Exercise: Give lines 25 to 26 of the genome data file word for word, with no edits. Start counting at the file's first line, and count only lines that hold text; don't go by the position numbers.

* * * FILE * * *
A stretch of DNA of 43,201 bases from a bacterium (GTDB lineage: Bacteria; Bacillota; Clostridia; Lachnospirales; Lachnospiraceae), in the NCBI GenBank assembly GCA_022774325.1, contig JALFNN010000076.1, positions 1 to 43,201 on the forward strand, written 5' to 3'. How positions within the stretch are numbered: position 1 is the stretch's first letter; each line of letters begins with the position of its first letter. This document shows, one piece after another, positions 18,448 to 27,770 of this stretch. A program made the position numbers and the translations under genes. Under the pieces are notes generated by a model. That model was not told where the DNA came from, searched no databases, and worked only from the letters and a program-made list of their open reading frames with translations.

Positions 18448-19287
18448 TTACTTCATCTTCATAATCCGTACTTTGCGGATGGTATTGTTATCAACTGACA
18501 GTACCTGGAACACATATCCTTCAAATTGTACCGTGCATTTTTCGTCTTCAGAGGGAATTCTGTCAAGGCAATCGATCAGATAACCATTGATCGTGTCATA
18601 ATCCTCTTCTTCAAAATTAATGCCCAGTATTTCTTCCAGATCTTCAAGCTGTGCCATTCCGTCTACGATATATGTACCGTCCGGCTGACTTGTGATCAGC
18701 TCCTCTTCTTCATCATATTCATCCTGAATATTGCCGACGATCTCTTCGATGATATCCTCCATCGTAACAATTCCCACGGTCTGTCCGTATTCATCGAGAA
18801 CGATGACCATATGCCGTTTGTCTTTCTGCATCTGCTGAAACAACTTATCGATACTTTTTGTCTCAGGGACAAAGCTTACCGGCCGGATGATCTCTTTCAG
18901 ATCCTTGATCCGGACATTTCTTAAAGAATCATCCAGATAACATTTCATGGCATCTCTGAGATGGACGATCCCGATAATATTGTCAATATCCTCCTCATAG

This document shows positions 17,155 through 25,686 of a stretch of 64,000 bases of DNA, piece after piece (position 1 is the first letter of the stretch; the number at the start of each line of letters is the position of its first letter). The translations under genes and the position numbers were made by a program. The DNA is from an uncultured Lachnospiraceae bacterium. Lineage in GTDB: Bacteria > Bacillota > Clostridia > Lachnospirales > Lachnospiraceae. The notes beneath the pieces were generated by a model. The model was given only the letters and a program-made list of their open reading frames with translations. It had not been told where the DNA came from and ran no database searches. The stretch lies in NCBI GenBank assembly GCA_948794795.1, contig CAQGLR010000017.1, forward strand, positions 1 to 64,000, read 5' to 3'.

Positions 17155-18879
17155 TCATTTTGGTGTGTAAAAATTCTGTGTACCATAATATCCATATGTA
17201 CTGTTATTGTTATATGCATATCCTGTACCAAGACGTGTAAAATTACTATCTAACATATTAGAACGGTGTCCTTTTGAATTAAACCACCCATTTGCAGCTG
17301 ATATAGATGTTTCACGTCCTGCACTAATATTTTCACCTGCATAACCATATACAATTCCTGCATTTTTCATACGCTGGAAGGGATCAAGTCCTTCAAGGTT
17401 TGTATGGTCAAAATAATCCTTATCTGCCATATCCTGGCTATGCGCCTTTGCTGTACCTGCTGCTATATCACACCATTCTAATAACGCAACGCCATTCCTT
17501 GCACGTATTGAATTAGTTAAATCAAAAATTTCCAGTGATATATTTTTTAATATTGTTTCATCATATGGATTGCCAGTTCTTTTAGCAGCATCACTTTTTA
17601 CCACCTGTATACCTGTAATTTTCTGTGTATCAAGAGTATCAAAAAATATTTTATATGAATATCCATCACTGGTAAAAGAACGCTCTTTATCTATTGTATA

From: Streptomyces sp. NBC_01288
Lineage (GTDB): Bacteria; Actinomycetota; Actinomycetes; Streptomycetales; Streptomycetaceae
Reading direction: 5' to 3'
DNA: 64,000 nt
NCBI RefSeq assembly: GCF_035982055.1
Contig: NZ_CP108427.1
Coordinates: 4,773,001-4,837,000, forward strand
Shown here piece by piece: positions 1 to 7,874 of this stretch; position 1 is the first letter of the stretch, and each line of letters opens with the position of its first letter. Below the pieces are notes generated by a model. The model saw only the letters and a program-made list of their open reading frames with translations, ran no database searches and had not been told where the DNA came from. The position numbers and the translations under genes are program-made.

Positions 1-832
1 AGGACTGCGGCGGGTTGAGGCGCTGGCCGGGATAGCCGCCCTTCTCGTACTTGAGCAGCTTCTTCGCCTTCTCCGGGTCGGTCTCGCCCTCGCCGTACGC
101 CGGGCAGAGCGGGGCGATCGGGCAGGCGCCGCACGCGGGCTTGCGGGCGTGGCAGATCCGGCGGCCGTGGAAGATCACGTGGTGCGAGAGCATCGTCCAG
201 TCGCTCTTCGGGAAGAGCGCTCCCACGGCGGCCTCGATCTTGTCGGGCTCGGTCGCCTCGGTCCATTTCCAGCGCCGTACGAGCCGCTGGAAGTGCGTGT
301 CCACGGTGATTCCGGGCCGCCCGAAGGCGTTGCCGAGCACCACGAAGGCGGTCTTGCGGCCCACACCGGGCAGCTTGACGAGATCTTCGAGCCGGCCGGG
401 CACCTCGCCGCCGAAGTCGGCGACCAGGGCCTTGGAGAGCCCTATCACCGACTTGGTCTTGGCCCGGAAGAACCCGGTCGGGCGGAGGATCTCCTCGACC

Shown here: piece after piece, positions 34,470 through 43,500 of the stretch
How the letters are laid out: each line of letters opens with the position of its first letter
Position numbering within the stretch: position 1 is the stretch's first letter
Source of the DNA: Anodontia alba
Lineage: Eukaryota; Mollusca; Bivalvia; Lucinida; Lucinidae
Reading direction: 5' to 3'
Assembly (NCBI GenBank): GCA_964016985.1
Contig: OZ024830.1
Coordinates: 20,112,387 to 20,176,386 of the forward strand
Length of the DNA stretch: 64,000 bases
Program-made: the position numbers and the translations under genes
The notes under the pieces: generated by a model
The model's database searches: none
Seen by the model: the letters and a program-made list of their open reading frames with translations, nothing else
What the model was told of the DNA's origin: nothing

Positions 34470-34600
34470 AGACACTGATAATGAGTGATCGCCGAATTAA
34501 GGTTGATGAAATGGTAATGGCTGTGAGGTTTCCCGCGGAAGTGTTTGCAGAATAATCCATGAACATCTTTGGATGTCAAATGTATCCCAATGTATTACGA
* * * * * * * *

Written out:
Positions 1-832
1 AGGACTGCGGCGGGTTGAGGCGCTGGCCGGGATAGCCGCCCTTCTCGTACTTGAGCAGCTTCTTCGCCTTCTCCGGGTCGGTCTCGCCCTCGCCGTACGC